Sad, but from palace nothing left

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Old February 3rd, 2014, 12:07 AM   #1411
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Everyone knows, the Soviets weren't really font of aristocracy and their belongings. So I am curious if anybody knows if the Red Army had the same policy of demolishing manors and castles in the rest of the Soviet Union, or was this specific to the conquered territories, like East Prussia/Kalliningrad?
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Old February 3rd, 2014, 03:12 AM   #1412
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Quote:
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Everyone knows, the Soviets weren't really font of aristocracy and their belongings. So I am curious if anybody knows if the Red Army had the same policy of demolishing manors and castles in the rest of the Soviet Union, or was this specific to the conquered territories, like East Prussia/Kalliningrad?
All manors and palaces were nationalized and most of them were destroyed, simmilar situation was in Baltic states and in other former Soviet republics, but some survived because society managed to stop vandalizing, for example in Vilnius, Soviets had idea to demolish a huge part of Vilnius oldtown, because they wanted to build a highway, but it was stoped. In East Prussia almost all local inhabitans pulled out country, newcomers Russians understood all Prussian heritage, as Nazi heritage...So in East Prussia was the most devastated heritage, for example in Baltic states survived almost all churches what I would not say about Prussia, in each town left ruins.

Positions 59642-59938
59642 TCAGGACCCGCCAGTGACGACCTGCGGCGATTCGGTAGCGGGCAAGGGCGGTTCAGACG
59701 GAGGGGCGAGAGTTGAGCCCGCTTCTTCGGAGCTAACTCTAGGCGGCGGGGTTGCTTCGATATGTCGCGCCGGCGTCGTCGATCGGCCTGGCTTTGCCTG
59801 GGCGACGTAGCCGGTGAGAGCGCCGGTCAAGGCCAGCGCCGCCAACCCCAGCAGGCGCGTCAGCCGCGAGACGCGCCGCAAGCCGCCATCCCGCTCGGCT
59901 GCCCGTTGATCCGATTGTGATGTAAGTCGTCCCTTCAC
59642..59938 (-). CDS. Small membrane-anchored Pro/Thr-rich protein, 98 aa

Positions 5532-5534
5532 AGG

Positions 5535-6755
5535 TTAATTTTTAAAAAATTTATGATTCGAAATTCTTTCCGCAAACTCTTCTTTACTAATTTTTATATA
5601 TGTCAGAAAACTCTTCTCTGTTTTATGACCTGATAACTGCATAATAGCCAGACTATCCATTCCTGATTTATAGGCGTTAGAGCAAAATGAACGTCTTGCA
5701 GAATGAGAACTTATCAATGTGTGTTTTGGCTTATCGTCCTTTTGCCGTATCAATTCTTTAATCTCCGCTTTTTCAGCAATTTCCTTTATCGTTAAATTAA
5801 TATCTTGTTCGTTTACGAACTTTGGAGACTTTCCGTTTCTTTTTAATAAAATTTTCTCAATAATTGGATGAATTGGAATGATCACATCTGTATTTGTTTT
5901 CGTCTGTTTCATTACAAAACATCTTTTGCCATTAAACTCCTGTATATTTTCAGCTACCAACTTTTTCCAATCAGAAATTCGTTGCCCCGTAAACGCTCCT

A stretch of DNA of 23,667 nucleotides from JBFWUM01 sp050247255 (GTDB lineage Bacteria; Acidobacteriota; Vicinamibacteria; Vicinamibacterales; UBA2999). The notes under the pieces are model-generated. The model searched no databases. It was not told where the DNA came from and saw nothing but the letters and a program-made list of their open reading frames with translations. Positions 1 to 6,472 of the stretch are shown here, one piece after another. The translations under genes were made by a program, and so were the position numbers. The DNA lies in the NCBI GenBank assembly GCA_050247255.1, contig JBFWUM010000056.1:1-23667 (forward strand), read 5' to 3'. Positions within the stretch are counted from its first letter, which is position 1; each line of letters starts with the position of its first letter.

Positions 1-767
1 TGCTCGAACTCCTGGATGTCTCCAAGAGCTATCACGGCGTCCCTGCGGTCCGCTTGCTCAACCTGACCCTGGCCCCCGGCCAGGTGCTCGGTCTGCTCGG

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Old February 3rd, 2014, 08:38 AM   #1413
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Quote:
Originally Posted by Depeched View Post
All manors and palaces were nationalized and most of them were destroyed, simmilar situation was in Baltic states and in other former Soviet republics, but some survived because society managed to stop vandalizing, for example in Vilnius, Soviets had idea to demolish a huge part of Vilnius oldtown, because they wanted to build a highway, but it was stoped. In East Prussia almost all local inhabitans pulled out country, newcomers Russians understood all Prussian heritage, as Nazi heritage...So in East Prussia was the most devastated heritage, for example in Baltic states survived almost all churches what I would not say about Prussia, in each town left ruins.
The Russian part of East Prussia is the most devastated region I've ever seen. Literally everything there is in ruins, even the scenery isn't recognizable anymore, since the drainage system wasn't maintained and all fields lie fallow now. Once East Prussia fed Germany, now the Russian part has to import food.
Compared to the Russian East Prussia the Polish part looks much better, although the Polish Commies weren't that much better. What worked in the countries favour was the fact that even in the Commmie regime the Catholic church was still very important, which saved most churches, and that Poland received the part that had a relation to Poland (Warmia and Masuria), which saved everything with a Slavic name, like the graveyards in Masuria (although almost all Masurians fled to Germany) or epitaphs of Polish nobles (mostly from Inner Poland) in Warmia. German epitaphs on the other hand were often destroyed shortly after the war or in the early 50s, most graveyards leveled in the 70s. Castles and manors, if not destroyed in the war anyway or related to Poland (like Malbork), deteriorated over the years and fell to ruin, but in the last years many of them were saved.
But generally East Prussia doesn't exist anymore, as both the Russian and the Polish side worked very hard to get rid of it. IMHO the only place where you can get a sense of the old East Prussia today is Nida, formerly Nidden, in Lithuania.
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Old February 3rd, 2014, 10:37 AM   #1414
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Poland received the part that had a relation to Poland